12

And again Dr. Long testified and replied to a further question:

13

'Q. By Mr. Carlton: What did you find on this last examination as regards his tubercular condition? A. Well, his lung was contracted and the tissue that was air-containing tissue when I first saw him has now contracted and there is no air going into it. His right lung is not functioning at all.'

14

With respect to the fracture of the humerus, Dr. Long testified as follows:

15

'Q. By Mr. Carlton: From your examination of him last week, state whether or not it is your opinion that that condition has improved or has gotten worse or is the same. A. He can move this function of the shoulder joint very slightly, but when he moves this arm the shoulder blade has to go with it. It has to work up and down like a hinge, and a fixation in here, where this femur, humerus, doesn't rotate in the shoulder joint. He has to work the shoulder blade to work the arm to any great extent.'

16

Dr. Long further testified that the injuries from which the plaintiff, George Rumeh, was suffering at the time of the trial of this case were permanent and total. Such injuries and their permanence, with the likelihood of further expenditure for their treatment, support the verdict for appellee Rumeh of $21,000, when the present value of the dollar is considered.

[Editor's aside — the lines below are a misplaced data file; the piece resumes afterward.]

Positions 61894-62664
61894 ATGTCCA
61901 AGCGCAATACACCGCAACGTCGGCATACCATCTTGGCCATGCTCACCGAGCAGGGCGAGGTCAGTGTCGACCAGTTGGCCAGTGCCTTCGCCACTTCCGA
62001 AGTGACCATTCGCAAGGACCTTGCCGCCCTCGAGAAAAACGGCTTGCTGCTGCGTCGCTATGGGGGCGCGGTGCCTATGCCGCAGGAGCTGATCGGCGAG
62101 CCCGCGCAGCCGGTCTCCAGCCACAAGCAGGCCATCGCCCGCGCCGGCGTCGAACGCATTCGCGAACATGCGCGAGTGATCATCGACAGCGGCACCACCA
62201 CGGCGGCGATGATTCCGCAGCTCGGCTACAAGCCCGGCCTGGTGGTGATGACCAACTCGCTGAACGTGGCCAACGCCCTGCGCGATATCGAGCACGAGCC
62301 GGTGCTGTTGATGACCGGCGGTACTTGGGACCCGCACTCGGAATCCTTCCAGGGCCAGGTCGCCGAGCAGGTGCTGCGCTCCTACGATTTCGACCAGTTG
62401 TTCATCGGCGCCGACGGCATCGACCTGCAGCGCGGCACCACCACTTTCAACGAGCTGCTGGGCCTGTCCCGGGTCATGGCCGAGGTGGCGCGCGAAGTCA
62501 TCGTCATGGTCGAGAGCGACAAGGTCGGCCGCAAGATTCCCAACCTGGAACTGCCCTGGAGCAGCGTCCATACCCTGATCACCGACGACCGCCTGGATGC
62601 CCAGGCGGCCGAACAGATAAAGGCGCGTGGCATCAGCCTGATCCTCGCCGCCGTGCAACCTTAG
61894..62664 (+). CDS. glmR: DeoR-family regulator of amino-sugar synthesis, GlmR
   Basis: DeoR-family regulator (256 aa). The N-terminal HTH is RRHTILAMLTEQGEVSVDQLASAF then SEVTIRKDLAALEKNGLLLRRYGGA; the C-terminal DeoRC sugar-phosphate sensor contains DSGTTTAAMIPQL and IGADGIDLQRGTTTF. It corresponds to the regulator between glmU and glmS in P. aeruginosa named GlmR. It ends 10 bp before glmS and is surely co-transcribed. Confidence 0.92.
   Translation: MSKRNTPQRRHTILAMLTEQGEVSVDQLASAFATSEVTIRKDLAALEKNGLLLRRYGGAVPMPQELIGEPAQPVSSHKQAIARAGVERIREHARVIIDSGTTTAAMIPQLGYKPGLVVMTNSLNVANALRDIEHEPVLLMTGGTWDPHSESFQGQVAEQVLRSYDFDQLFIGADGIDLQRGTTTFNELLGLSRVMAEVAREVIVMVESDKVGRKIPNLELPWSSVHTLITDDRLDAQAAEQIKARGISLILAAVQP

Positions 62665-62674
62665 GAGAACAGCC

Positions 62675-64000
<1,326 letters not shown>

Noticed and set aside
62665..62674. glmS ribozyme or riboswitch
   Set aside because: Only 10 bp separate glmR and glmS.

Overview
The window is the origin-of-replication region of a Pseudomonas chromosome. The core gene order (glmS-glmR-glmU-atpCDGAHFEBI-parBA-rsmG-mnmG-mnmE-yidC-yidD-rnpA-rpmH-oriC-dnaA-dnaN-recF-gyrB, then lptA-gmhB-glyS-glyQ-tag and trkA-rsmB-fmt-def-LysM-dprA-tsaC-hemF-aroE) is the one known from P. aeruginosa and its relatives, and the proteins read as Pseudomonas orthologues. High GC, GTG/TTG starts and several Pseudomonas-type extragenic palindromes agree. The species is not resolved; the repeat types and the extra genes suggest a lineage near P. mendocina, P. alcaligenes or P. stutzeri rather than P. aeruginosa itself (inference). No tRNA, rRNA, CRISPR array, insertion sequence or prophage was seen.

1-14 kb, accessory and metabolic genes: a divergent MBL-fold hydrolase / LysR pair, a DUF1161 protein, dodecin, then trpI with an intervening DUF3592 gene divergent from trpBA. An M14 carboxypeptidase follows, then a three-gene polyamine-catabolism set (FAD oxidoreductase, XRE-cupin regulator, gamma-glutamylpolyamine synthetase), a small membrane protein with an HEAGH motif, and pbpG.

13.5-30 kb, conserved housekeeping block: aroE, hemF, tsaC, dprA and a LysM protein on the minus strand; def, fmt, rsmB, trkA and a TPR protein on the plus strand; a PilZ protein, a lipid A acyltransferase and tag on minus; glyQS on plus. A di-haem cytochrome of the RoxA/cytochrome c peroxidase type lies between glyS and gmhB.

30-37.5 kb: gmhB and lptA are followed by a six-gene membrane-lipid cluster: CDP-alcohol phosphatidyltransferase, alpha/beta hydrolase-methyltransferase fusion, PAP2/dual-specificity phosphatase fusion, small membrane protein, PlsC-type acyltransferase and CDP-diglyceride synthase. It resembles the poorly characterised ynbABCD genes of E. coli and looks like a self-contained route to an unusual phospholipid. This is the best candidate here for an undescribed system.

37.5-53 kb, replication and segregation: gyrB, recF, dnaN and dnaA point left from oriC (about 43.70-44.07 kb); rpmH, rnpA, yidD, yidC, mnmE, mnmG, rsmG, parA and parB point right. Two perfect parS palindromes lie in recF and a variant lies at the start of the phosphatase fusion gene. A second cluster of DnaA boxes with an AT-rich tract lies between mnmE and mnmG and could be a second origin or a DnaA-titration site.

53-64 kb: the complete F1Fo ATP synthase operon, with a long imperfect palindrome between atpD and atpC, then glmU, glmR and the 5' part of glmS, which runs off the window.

17

The evidence conclusively shows that appellee Rhodes suffered a dislocated back, was greatly shocked and bruised, and lost two front teeth as a result of the accident. She has suffered severe pain and discomfort since the time of the accident and under the evidence her physical condition has become progressively worse. She has expended approximately $690 for medical care and unquestionably will spend substantial sums for continued medical treatment in the future. Because of her injuries she will be unable to attend to her household duties or perform any work of any consequence.

18

The X-ray pictures disclose a misplaced vertebra or a condition of spondylolithesis. Dr. Secrist testified that 'This is severe spondylolithesis, the slipping of one vertebra on one below.' Both Dr. Thomas and Dr. Secrist testified that her back condition was sufficient to cause the soreness and pain of which she complains.

19

Prior to the time of the accident, Mrs. Rhodes was a housewife and mother and of the age of 45 years, with a life expetancy of 26.72. We think the sum of $11,000 is not excessive in her case. Damages for pain and suffering are peculiarly within the discretion of the jury.

20

The judgment in each case is affirmed.